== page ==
By Caroline Jones
This past Sunday, I was driving back from Maine and passing the time in traffic with the wonderful podcast “This American Life”. One of the episodes, “The Birds & The Bees”, explored the complexities of explaining all kinds of difficult issues to young children.
My seven-year-old daughter recently attended a two-hour day camp with a River Wildlife theme for a week. Wildlife on The River – the St. Lawrence River – includes fish, osprey, frogs, otters, and herons (the five themes for five camp days).
We recently held a book review event for our children’s librarians. We had a panel of four reviewers and talked about new fiction for middle grades through high school.
As I was creating the list of books I wanted to review I realized with no small amount of shock that I had a long list consisting of…historical fiction?!
I came home from my term abroad with rolls and rolls of undeveloped film. The excitement of seeing the real photos months later inspired me to document my adventures in scrapbooks. I very rarely looked at the books again…until my daughter’s increasing reading habit prompted the albums’ resurgence (for better or worse).
Well, maybe not a “slugger.” More like a clunker.
His pitching is anything but fast, his tiny hands can barely close his glove, let alone catch with it, and he usually forgets to run the bases when his bat finally makes contact with the ball.
I’ll be honest – I burst into tears.
At first I didn’t believe it. Emmett’s friend (who is nine) had been sitting with him looking at a book when she alerted me: Emmett can read. I said, “What?! Really? Are you sure?”
“Watch,” was her response.
My daughter chose Mrs. Piggle-Wiggle’s Farm from the school’s free book bin. Mrs. Piggle-Wiggle takes to her farm children whose behavior overwhelms their parents and cures them of their bad habits with magic and hard work.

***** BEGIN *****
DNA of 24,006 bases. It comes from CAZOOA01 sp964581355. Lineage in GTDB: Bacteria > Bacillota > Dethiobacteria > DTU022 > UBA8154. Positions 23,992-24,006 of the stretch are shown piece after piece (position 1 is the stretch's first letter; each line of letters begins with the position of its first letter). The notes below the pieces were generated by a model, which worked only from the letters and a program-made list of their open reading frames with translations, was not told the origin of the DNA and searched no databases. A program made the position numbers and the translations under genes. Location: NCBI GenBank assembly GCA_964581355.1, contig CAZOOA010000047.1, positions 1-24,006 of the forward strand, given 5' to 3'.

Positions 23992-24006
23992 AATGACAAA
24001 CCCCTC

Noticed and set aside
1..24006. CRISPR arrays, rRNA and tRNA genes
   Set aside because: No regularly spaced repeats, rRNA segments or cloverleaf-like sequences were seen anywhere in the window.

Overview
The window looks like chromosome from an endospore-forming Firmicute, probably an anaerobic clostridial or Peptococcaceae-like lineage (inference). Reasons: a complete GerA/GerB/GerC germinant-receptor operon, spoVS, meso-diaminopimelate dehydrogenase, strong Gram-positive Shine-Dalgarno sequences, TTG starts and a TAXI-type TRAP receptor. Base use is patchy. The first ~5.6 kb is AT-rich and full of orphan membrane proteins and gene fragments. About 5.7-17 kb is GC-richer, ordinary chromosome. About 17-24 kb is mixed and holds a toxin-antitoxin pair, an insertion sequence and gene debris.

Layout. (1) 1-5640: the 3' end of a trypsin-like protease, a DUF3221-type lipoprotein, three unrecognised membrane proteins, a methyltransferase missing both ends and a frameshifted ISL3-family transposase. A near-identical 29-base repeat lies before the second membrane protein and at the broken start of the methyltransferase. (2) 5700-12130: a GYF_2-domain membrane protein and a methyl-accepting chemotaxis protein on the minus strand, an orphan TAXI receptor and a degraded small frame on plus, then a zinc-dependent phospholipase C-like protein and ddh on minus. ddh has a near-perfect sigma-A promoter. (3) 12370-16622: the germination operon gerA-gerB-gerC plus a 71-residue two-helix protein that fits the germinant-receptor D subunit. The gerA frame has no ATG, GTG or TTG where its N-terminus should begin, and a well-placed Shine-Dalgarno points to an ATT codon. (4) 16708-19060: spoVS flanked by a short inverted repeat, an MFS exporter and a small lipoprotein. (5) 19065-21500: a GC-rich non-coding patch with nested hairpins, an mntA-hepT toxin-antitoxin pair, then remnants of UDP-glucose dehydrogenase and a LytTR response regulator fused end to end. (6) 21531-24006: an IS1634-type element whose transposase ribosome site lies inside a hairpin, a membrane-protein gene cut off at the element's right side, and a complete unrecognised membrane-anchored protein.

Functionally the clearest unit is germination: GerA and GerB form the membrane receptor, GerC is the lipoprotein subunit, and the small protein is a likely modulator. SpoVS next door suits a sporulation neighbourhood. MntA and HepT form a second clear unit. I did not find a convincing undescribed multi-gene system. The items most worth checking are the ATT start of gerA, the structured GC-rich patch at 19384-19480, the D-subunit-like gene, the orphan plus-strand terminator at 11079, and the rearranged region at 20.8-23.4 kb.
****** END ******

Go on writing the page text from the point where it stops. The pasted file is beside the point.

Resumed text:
When I first read the book, I thought not too highly of the parents, but in light of a having six year old pushing the boundaries of decent behavior, I admit, I would welcome Mrs.
My six-year-old daughter loves Sesame Street. I dread the day she feels too mature for the silly muppets with their quirky personalities, multicultural community, easy jokes, and advanced vocabularies. Watching it with her brings back many innocent childhood memories, and I love sharing that with her.
At the last Scholastic Book Fair, my daughter coveted a hot pink cat diary. She bought it with her own money.
She amazes me by diligently filling in her schedule on the calendar and filling in her “contacts” in the address book.
As parents we often exhaust ourselves prodding our kids to use their manners:
“Remember to say please.”
“How do you ask nicely?”
“What’s the magic word?”
“What do you say now?”
We want them to be polite, appreciative, socially appropriate beings, and sometimes forcing them to use manners doesn’t feel like the most effective or authentic way to do it.